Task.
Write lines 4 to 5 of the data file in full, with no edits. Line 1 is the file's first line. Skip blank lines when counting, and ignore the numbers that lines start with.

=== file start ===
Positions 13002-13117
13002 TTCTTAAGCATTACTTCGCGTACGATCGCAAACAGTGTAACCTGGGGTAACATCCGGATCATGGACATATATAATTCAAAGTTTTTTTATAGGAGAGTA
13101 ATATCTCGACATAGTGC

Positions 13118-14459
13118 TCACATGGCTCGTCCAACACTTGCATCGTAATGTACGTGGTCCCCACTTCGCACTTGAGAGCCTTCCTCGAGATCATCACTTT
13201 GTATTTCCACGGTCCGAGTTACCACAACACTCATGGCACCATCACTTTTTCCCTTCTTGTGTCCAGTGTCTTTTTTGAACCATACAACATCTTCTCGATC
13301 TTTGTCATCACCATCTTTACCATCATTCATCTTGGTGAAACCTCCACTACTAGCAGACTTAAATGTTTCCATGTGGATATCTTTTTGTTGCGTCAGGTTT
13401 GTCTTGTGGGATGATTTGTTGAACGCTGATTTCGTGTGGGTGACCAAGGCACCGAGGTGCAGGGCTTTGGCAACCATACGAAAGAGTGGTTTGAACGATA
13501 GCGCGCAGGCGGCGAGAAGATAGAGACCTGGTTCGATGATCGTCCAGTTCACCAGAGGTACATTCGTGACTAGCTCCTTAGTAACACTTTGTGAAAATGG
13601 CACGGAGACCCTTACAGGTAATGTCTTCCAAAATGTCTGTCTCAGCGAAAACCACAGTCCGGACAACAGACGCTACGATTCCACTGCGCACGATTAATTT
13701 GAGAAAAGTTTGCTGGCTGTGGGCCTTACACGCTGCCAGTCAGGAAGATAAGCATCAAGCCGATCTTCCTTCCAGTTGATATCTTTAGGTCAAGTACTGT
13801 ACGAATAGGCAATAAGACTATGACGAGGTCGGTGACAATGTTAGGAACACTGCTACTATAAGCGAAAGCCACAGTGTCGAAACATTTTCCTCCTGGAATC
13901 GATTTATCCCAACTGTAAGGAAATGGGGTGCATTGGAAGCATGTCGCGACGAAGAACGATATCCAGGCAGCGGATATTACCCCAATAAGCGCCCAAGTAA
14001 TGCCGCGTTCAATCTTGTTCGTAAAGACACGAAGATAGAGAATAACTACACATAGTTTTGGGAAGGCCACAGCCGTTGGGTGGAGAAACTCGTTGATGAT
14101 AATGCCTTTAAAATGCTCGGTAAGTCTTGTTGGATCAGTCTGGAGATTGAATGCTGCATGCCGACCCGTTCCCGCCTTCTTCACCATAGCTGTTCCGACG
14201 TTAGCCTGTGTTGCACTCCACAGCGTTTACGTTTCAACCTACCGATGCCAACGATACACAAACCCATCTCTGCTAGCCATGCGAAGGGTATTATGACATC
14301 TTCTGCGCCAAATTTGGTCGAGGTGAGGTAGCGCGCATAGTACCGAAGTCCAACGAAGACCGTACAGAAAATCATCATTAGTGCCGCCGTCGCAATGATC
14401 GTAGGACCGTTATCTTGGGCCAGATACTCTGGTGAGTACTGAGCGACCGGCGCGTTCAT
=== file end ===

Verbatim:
Positions 13118-14459
13118 TCACATGGCTCGTCCAACACTTGCATCGTAATGTACGTGGTCCCCACTTCGCACTTGAGAGCCTTCCTCGAGATCATCACTTT